read24 - Admin UI - API and Navbar Refactor
August 23, 2020
The navigation bar is getting to be a little bit messy! Let’s lean this up visually so that more simple pages can be added. (For example, student management pages.)
The easiest thing to do when organizing the navigation bar is to just group the current links into their own sections. So for example:
- Books - Add - List - Classrooms - Add - List - Users - Add - Teachers - Add - List
Therefore, I will need to create
Teachers dropdown buttons.
Twitter Bootstrap provides the ability to do so, but in my experience it does not work so well with
react-router. In order to make this better, I can install additional helper libraries:
npm install --save react-bootstrap npm install --save-dev @types/react-bootstrap npm install --save react-router-bootstrap npm install --save-dev @types/react-router-bootstrap
react-bootstrap will provide me with some commonly used bootstrap components implemented in React.
react-router-bootstrap is a library that will integrate
react-router with Bootstrap.
Okay, now let’s refactor the
Navigation.tsx component to be composed of dropdown buttons rather than individual links.
Here, I will begin with using the
Dropdown component found in
react-bootstrap to create a dropdown. Under each
Dropdown is a
Dropdown.Menu. The former is what will be shown, while the latter is a container of links that will be displayed when the dropdown is clicked.
Then to make links to the pages for each
Dropdown.Item, I can use the
LinkContainer component found in
react-router-bootstrap. So, a basic dropdown menu for the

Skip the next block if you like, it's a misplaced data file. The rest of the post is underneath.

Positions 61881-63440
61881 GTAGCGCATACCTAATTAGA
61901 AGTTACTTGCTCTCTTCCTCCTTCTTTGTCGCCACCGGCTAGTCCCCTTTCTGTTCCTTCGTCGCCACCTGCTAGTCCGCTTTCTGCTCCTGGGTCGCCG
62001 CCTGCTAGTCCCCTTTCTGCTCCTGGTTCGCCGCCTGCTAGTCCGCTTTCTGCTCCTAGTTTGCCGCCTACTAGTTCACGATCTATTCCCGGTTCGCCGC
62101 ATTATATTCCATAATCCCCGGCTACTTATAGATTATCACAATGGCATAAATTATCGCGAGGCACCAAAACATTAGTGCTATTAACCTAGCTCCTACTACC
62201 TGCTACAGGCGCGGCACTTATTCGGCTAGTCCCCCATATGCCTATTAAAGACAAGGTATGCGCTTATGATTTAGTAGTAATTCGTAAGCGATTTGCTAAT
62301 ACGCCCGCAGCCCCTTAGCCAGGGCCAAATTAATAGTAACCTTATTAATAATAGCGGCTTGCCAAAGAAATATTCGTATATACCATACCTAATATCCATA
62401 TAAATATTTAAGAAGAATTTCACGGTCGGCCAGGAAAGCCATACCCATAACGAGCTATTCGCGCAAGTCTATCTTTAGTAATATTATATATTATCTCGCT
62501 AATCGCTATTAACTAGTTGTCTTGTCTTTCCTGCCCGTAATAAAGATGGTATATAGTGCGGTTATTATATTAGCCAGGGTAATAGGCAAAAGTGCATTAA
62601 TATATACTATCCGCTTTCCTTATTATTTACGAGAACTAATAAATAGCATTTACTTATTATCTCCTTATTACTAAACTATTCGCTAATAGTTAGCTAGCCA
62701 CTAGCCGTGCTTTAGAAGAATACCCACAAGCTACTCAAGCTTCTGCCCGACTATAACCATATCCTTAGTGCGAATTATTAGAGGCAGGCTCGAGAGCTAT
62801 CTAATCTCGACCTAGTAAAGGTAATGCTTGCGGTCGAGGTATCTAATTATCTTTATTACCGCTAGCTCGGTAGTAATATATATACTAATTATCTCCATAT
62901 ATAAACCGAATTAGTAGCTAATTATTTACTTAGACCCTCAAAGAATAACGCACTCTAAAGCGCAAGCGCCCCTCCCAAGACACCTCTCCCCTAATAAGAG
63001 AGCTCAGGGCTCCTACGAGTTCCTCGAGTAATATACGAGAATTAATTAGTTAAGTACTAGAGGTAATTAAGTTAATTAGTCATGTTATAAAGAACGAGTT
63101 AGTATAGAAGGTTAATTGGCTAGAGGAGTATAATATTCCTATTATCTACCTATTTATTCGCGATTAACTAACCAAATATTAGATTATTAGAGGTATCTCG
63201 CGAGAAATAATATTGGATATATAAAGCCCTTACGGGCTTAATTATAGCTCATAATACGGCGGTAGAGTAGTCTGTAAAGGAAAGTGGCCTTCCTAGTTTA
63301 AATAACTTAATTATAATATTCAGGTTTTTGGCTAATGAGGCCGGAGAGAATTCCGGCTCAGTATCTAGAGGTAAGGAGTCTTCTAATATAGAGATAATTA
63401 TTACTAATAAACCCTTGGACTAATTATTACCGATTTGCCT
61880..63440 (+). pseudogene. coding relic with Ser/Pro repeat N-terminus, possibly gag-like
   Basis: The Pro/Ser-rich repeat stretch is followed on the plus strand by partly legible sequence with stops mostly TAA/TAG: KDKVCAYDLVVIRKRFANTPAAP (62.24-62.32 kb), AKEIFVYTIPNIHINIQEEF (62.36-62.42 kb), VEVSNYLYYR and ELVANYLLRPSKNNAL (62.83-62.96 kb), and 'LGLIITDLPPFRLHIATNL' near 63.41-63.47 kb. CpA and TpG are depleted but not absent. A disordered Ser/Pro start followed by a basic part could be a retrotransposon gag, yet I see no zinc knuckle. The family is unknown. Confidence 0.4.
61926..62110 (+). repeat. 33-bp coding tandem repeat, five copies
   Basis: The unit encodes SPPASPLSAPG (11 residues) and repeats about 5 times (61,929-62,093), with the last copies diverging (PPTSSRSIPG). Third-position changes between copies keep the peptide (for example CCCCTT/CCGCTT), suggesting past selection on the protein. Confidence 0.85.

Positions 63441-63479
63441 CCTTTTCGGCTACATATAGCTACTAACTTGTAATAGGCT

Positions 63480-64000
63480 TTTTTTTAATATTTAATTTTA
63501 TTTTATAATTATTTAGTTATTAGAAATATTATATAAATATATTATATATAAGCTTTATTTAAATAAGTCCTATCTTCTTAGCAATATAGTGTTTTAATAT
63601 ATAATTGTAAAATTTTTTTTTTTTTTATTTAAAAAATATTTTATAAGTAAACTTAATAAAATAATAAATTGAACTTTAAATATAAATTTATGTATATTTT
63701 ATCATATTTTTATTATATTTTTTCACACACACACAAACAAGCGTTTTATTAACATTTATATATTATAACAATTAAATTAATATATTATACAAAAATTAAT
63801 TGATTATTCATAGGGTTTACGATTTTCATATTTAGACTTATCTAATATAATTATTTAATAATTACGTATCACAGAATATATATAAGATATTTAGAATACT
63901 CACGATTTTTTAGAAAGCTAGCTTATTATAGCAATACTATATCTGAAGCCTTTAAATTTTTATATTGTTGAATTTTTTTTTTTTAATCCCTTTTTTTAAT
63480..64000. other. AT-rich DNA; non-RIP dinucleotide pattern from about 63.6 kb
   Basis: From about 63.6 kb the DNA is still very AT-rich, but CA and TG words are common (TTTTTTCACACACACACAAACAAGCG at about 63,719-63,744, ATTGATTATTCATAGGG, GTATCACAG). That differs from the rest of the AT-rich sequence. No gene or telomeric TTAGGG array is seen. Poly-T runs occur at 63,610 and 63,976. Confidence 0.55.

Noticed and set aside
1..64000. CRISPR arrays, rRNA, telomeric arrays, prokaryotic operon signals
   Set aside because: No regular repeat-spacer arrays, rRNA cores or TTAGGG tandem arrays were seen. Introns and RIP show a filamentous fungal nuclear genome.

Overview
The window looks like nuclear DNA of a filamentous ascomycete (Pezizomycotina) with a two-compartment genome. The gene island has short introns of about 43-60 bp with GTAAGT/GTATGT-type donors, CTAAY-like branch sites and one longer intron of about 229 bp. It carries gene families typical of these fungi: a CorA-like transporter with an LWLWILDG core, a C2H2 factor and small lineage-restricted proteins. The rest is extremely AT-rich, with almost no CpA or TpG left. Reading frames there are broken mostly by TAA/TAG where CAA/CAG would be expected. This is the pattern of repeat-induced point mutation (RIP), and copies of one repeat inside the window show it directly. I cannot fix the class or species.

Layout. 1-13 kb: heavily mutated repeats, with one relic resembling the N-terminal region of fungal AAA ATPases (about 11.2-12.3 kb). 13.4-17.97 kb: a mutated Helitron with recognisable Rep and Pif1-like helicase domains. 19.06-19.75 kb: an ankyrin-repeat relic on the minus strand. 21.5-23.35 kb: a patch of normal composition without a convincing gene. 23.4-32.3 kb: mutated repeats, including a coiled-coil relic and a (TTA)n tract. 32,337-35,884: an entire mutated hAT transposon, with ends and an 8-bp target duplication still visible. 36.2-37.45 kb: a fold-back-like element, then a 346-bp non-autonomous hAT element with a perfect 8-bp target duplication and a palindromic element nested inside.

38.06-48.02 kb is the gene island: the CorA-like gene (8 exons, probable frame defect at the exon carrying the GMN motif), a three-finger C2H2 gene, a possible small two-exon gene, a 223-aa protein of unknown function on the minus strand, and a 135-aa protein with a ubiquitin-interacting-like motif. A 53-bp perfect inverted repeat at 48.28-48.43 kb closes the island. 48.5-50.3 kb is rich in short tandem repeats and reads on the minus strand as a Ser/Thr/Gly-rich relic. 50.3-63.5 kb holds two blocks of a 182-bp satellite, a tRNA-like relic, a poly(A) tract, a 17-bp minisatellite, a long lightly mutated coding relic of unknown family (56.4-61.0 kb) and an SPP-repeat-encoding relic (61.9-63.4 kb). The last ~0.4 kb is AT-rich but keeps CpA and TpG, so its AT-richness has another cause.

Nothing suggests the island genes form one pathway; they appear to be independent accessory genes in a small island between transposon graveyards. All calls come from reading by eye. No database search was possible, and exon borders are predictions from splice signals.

Books section will be implemented as:
<Dropdown> <Dropdown.Toggle> Books </Dropdown.Toggle> <Dropdown.Menu> <LinkContainer to="/book/add"> <Dropdown.Item>Add</Dropdown.Item> </LinkContainer> <LinkContainer to="/book/list"> <Dropdown.Item>List</Dropdown.Item> </LinkContainer> </Dropdown.Menu> </Dropdown>
From here, all other dropdown menu items can be implemented pretty much the same way. Once that is done, the menu is rendered to look like:
Next up, the API refactor. This is not a huge refactor. In fact, it will be minimal as the goal is to just move the
/admin routes away from
admin.ts (this file will no longer exist) and into their appropriate route files.
For example, the route
/admin/user/available will be moved to a
user.ts route file, with the route being renamed to
These routes should be less restrictive, and shouldn’t be limited to an admin context. In fact, down the line, I will create access control middleware to limit execution of certain routes to only be accessible by privileged users anyway.
This creates a potential feature set for a publicly accessible API to enable third parties to create their own read24 clients. I will think more about it when I cross that bridge, though.
Anyway, all routes should be moved, and the front-end components should be updated to hit those endpoints.
There isn’t really much code to see with the above. Today is more of a “house-keeping” session – this is mandatory in my point of view, as I want to prevent myself from creating more bloat, and potentially getting lost in code.
Next up, let’s work on managing students.